Iran, Russia need to work together over children’s books

The focus of the 36th International Moscow Book Fair (from August 30 to September 3) is children’s and young adult’s books. Thus, organizers of the event have included the first-ever International Moscow Children’s Book Fair as part of this exhibition.
Children’s books are an irreplaceable component of education and upbringing in any society. Human social life is deeply rooted in the kind of education received in early years. Social stability and evolution have a two-way relationship with culture, and achieving progress highlights the importance of education and nurturing. Throughout history, established and evolving societies have placed a significant role on educational and nurturing institutions.
On the other hand, studying the history of human thought reveals that education and upbringing have always been the focal point of prominent thinkers in all societies, serving as the most essential and foundational issue on the path to social development and the creation of an ideal city. In contemporary times, researchers can compare the educational ideas of prominent intellectuals in their own society with those of other societies to enrich educational discourse.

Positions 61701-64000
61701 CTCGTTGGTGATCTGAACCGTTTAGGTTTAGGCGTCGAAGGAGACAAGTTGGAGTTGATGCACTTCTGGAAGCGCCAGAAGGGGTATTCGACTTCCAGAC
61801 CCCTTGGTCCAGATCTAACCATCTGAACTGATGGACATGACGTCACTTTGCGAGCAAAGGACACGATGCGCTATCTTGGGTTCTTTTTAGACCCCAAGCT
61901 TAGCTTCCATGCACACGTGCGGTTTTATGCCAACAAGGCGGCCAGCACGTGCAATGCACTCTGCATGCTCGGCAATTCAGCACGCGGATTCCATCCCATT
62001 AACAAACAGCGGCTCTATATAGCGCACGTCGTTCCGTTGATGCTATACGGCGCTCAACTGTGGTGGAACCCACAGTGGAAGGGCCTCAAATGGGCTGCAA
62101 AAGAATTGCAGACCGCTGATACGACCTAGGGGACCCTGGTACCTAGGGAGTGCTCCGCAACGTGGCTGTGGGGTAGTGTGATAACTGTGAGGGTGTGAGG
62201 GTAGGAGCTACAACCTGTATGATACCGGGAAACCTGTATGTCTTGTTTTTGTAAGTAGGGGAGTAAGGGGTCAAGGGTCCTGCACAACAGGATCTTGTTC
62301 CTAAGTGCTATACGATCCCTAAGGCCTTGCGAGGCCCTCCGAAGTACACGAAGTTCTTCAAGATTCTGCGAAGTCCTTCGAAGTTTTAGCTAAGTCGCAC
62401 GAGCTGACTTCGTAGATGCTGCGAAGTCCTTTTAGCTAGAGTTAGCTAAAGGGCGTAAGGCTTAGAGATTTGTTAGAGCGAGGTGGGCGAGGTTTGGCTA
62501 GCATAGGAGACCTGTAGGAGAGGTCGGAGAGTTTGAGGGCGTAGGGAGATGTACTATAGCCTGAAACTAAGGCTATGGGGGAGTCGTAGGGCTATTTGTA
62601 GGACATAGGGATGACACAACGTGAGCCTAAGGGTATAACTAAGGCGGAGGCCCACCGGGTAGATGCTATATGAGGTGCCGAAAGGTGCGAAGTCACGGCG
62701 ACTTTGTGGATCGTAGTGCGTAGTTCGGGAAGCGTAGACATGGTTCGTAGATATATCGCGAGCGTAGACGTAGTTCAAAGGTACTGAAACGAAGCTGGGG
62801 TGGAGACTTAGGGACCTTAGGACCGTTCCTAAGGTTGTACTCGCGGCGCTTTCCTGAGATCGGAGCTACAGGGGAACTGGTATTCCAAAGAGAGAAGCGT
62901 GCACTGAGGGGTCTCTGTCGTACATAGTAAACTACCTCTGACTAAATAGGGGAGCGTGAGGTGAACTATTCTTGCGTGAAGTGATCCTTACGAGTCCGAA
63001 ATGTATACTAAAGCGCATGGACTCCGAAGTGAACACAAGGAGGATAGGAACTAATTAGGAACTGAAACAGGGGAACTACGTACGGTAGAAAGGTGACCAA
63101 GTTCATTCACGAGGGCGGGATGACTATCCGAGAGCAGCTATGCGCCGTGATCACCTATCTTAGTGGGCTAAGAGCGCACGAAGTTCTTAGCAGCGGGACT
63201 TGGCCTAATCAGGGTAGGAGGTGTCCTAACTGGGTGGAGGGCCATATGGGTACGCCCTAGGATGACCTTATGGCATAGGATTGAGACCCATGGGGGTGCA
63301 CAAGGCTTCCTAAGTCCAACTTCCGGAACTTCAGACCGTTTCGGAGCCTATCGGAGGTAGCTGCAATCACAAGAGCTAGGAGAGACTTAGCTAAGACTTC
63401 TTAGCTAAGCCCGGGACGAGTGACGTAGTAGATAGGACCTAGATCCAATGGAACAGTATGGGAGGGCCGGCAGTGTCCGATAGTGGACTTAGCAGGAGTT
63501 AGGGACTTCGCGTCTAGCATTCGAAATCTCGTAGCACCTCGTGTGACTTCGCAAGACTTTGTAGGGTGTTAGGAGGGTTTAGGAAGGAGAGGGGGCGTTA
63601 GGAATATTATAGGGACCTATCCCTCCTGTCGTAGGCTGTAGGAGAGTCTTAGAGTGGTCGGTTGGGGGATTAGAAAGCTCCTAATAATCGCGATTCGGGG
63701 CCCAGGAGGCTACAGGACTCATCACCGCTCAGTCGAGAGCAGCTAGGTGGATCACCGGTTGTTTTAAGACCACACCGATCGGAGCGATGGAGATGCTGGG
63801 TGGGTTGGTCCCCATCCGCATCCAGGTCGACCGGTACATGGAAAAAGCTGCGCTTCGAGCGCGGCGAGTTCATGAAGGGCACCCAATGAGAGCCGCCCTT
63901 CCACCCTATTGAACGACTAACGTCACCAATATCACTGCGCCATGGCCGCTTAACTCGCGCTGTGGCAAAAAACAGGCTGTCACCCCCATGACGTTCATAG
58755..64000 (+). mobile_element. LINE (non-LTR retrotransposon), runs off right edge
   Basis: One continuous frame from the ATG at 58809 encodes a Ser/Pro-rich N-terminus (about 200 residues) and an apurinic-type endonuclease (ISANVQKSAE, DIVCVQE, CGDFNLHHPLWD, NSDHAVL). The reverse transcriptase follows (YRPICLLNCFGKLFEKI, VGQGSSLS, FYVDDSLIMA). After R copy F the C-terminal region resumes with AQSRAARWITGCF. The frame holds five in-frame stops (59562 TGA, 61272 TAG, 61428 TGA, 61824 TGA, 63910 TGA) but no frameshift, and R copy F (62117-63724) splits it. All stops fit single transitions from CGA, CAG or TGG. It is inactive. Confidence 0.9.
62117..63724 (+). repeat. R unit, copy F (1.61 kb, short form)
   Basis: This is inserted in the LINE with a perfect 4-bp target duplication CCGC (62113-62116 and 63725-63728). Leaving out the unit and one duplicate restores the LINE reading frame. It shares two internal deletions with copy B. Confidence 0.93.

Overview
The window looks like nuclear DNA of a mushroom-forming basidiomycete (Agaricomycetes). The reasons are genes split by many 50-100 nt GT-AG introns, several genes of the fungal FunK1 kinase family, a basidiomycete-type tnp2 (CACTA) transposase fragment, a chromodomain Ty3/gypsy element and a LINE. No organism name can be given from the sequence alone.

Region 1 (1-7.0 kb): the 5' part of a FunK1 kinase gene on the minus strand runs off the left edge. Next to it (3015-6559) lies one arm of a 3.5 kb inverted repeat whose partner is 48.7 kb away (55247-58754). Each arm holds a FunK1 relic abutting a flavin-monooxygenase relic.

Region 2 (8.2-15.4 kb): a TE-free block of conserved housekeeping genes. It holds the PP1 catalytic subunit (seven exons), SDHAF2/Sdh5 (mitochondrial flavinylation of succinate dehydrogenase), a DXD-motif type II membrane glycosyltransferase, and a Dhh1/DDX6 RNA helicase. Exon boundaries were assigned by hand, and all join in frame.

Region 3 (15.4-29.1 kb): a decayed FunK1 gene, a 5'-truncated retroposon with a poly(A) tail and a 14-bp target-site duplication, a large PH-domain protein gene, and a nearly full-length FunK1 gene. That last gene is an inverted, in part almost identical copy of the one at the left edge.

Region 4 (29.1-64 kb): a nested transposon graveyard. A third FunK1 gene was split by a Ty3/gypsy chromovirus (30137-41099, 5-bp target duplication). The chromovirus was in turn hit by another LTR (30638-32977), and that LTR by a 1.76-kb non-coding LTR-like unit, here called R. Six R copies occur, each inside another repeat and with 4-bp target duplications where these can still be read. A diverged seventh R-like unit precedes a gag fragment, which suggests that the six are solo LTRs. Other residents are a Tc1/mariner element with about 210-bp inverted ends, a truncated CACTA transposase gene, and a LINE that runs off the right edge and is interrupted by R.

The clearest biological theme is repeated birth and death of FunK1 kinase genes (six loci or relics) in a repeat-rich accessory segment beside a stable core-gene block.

Undoubtedly, children’s books published in each country reflect the intellectual and major educational discussions among thinkers and cultural figures of that nation. Therefore, one of the crucial features of international book fairs in different countries can be the exchange of experiences and achievements in the realm of children’s literature, consequently promoting educational and nurturing accomplishments.
Both Iran and Russia possess rich and significant cultural and civilizational backgrounds. The classical culture and literature of both countries have many admirers worldwide, and cultural exchanges between Iran and Russia have always brought great benefits to human heritage. The exchange of Iranian and Russian experiences in the field of children’s books can also mark significant events since it involves the exchange of educational ideas to some extent. Cultural centers in both countries can play a vital role in facilitating this exchange and introducing valuable resources for translation and publication to each other.
A search in the database of Iran’s House of Books and Literature reveals that in the past four decades, 231 titles of Russian children’s books have been translated into Persian. Additionally, statistics show that these resources have been reprinted 346 times. In total, 146 translators have published 577 children’s books, by 140 publishers in Iran.
The International Moscow Book Fair provides an excellent platform for fostering cultural exchange, especially in the realm of children’s literature, and the collaboration between Iran and Russia in this regard holds the potential to enrich the educational landscape and promote cross-cultural understanding.

Date archive